• Improving classroom electrical access, installing more outlets.
  • Replacing old water piping and valves, upgrading hot water units.
  • Replacing the main electrical switch gear at the middle school.
  • Reconfiguring Charlton Heights front parking lot to allow for safer student drop-off and pick-up zones and additional visitor parking.

New Transportation Facility

A large part of the proposed critical infrastructure needs is the construction of a new transportation building ($7.65 million). The existing facility was built in 1957 at a time when enrollment was one-third of what it is today and the district owned and serviced only 10 small buses. Today, the district maintains a 70-bus fleet to transport more than 3,100 students to and from school, field trips, athletic events, and more than two dozen other educational locations.

The transportation facility has a number of issues, including an insufficient number of service bays that are too narrow and short for today’s buses, deteriorating vehicle maintenance pits and floors, and limited storage.

“Right now we are looking at a building that is in danger of becoming inadequate for the maintenance of our fleet,” says Superintendent Patrick McGrath. “A recent study of our transportation service conducted by an outside agency shows that we offer family-friendly, safe, and efficient busing services to our families. We want to ensure we have the means to continue to do that.”

A school bus pushing into the garage ceiling lifting the ceiling panels
When the buses are raised on the service lifts they push into the ceiling tiles. The current bus garage ceilings are too low to accommodate today’s buses.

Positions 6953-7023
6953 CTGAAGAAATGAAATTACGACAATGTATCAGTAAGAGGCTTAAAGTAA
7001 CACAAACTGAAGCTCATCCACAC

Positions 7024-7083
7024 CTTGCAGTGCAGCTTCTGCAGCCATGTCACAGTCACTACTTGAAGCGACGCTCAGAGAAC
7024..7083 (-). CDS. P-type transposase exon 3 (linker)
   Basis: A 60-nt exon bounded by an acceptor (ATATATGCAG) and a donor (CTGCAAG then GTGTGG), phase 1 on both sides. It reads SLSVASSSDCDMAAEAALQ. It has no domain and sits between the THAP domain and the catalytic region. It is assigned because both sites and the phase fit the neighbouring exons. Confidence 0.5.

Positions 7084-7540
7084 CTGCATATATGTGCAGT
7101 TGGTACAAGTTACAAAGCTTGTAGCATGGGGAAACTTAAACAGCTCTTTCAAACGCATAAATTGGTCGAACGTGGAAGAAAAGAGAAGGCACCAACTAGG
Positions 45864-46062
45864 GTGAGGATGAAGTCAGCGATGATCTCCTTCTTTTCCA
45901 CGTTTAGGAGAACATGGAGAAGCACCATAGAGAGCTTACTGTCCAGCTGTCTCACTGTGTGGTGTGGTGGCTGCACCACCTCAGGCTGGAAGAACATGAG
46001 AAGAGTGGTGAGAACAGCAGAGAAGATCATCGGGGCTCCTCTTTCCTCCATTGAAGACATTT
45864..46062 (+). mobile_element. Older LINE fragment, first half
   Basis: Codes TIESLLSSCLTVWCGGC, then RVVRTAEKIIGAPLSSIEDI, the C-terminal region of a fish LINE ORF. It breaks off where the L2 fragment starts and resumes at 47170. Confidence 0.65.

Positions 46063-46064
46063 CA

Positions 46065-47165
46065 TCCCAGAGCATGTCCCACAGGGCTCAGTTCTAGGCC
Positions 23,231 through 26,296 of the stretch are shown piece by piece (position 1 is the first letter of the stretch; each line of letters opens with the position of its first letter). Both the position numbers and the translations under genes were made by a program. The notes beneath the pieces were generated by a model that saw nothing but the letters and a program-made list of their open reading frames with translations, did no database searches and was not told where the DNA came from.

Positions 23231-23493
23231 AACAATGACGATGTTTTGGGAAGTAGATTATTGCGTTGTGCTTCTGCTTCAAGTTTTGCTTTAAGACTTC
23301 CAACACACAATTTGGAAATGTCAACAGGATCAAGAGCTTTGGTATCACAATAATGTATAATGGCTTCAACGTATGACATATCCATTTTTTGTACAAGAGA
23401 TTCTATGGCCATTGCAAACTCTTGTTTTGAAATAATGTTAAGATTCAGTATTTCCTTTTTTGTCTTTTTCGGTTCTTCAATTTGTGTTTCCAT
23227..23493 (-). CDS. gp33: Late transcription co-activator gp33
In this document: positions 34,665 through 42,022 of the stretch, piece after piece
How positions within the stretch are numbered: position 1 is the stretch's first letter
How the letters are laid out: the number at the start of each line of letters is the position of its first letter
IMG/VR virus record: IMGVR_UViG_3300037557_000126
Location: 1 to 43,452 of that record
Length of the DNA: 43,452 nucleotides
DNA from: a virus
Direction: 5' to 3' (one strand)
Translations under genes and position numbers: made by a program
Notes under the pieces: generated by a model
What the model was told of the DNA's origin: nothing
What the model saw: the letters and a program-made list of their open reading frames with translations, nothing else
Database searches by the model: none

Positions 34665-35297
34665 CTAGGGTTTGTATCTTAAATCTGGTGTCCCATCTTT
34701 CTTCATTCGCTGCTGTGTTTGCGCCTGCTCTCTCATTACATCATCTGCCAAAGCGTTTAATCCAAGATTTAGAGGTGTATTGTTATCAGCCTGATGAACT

The new facility would be built on the current site and include six modern-day service bays with lifts, a training room for bus drivers, storage space for repair parts, and adequate space for the 107 members of the transportation department. The new building would also meet state and federal transportation regulations, which weren’t required in 1957.

“When the Capital Project Committee toured the garage, I was shocked to learn our buses do not properly fit in the service bays and that much of the maintenance work is being done on the pavement outside,” says James Ireland, a BH-BL parent and committee member. “This is really an inefficient way to work and impacts how quickly we get buses back on the road. Simply put, our 60-year-old bus garage does not provide the space or resources we need today. By investing in a new transportation facility, we are investing in the continued safety of our buses.”

If approved, the maintenance building at Pashley Elementary School would be relocated to the current transportation facility and additional parking would be added at Pashley.

mechanic's legs sticking out from under a bus being worked on outside on the pavement
More often than not, one can find BH-BL mechanic Bob Killeen working on the pavement outside of the bus garage—even in the rain or snow—because there are simply not enough service bays inside the bus garage. The current transportation facility was built in 1957 when the district owned and serviced 10 small buses. Today, that same bus garage services 100 vehicles—70 buses and 30 other district vehicles, such as maintenance trucks, trailers, tractors, etc. The bus garage has not been updated in more than 60 years and has become inadequate for the size of BH-BL’s vehicle fleet.